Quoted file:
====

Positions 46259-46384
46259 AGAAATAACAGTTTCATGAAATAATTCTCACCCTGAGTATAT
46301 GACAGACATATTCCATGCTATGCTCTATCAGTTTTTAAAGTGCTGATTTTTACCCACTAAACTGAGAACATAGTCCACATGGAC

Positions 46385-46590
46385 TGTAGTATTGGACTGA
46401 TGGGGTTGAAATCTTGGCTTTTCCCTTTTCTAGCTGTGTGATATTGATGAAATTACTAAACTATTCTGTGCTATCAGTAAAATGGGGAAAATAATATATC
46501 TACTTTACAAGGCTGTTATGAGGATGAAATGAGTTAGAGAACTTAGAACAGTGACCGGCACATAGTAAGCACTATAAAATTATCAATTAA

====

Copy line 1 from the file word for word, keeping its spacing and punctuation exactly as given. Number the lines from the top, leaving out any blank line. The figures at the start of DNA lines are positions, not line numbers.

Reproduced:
Positions 46259-46384